Three banks have joined the fixed rate cutting trend as wholesale funding cost pressures ease.
ME has announced rate cuts of up to 26 basis points across its fixed mortgage product range.
Effective from Wednesday (15 May), the new reduced rates for Flexible Home Loans with a Member Package are:
The non-major bank also announced new variable rates for its Flexible Home Loans with a Member Package for new customers.
The new decreased variable rate for owner-occupied P&I loans between $400,000 to $700,000, as well as loans over $700,000, with an LVR of up to 80 per cent is 3.79 per cent p.a. (up from 3.82 per cent p.a.).
For investment P&I loans between $150,000 and $400,000, between $400,000 and $700,000, and more than $700,000, with an LVR of up to 80 per cent, the variable rate has been reduced by 10 basis points to 4.17 per cent p.a.
UBank, a subsidiary of National Australia Bank, also slashed its fixed rates on owner-occupied and investment loans by up to 30 basis points.
Effective from Friday (17 May), UBank’s newly reduced fixed rates for mortgages are:
Commenting on the rate cuts, Rate City research director Sally Tindall said it’s good to see competition in the mortgage market heat up.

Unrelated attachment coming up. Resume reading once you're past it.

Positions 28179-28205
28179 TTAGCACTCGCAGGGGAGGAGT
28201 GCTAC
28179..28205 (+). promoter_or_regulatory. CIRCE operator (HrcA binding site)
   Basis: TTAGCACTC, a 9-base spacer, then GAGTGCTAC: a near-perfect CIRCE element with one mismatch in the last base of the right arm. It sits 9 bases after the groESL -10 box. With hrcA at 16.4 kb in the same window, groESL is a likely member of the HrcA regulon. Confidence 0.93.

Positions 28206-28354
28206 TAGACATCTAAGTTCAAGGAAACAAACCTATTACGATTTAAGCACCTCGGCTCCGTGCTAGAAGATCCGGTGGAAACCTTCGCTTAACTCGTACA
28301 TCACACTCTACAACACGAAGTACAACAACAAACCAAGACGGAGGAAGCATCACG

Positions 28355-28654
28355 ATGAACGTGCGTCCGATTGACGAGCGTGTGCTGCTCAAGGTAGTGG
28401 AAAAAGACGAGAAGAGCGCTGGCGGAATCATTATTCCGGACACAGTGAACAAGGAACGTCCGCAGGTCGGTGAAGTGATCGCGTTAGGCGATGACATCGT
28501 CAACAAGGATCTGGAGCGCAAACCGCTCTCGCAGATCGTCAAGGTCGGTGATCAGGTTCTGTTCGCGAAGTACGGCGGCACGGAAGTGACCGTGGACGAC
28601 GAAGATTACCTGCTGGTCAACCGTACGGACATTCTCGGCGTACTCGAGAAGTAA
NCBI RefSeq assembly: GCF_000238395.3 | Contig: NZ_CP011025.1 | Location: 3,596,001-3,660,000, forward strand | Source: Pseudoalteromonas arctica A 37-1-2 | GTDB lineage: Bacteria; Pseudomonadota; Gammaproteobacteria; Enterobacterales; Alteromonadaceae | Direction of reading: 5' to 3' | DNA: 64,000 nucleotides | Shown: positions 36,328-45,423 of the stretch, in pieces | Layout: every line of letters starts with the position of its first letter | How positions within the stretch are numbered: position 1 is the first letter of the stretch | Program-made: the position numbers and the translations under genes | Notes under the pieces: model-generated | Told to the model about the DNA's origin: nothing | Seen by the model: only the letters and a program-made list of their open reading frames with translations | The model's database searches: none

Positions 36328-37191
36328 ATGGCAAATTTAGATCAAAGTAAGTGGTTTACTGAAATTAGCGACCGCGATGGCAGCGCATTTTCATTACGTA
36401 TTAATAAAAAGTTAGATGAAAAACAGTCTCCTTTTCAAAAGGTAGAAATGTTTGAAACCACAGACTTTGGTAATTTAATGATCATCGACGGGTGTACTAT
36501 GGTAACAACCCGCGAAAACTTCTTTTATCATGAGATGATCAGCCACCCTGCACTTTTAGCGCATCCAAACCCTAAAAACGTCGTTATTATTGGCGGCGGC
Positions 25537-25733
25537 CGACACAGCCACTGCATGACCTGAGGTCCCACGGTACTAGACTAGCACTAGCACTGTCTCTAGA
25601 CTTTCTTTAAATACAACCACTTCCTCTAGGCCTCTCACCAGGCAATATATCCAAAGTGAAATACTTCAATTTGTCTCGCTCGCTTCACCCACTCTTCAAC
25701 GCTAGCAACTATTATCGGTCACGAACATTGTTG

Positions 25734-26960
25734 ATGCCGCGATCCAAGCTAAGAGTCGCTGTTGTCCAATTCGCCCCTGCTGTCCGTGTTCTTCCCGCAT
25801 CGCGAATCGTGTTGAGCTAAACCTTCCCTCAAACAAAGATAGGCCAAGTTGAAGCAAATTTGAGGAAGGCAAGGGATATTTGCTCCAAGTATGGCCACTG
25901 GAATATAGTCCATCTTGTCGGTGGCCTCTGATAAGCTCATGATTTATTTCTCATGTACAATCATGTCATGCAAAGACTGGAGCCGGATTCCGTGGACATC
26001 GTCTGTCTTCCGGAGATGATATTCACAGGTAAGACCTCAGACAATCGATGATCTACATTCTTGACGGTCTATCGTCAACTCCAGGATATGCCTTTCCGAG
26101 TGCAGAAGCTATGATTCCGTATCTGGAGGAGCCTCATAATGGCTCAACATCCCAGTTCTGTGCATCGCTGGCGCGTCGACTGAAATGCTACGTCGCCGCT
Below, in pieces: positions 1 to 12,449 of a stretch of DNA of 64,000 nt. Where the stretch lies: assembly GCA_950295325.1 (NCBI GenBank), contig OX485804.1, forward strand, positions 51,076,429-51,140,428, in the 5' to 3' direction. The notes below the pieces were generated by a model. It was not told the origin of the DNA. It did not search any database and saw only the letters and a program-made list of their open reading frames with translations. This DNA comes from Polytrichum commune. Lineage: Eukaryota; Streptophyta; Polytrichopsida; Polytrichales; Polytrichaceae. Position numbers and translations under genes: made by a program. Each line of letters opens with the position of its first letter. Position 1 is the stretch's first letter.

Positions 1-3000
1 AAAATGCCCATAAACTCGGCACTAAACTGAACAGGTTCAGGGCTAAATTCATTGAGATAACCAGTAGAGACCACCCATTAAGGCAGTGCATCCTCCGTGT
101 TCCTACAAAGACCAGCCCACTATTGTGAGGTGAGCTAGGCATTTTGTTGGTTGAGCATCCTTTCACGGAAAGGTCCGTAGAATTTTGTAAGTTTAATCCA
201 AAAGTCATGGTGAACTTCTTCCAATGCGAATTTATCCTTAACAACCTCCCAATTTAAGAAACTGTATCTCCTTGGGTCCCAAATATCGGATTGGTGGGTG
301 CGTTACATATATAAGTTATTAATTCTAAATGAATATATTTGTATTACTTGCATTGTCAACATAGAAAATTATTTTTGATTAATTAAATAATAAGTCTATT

“The big four banks have all cut their fixed rates in recent weeks forcing smaller lenders like ME and UBank to follow suit to stay in the game,” Ms Tindall said.
“We’re likely to see more lenders drop their fixed rates in coming weeks, particularly as speculation of an RBA rate cut mounts.”
Bankwest has also joined the fixed rate cutting trend, announcing changes of up to 50 basis points.
The new rates for the CBA-owned bank are:
ME, UBank and Bankwest are among a long line of lenders – including Teachers Mutual Bank, ING, NAB, Virgin Money, Heritage Bank, Westpac, Commonwealth Bank, Bendigo Bank, Macquarie Bank, HomeStart Finance, Bluebay Home Loans and Adelaide Bank – to slash their fixed rates on home loans in recent months.
Many lenders have succumbed to such cost pressures and hiked their variable mortgage rates throughout 2018 and earlier this year, despite monetary policy inertia from the Reserve Bank of Australia, which kept its official cash rate on hold in May, contrary to predictions.
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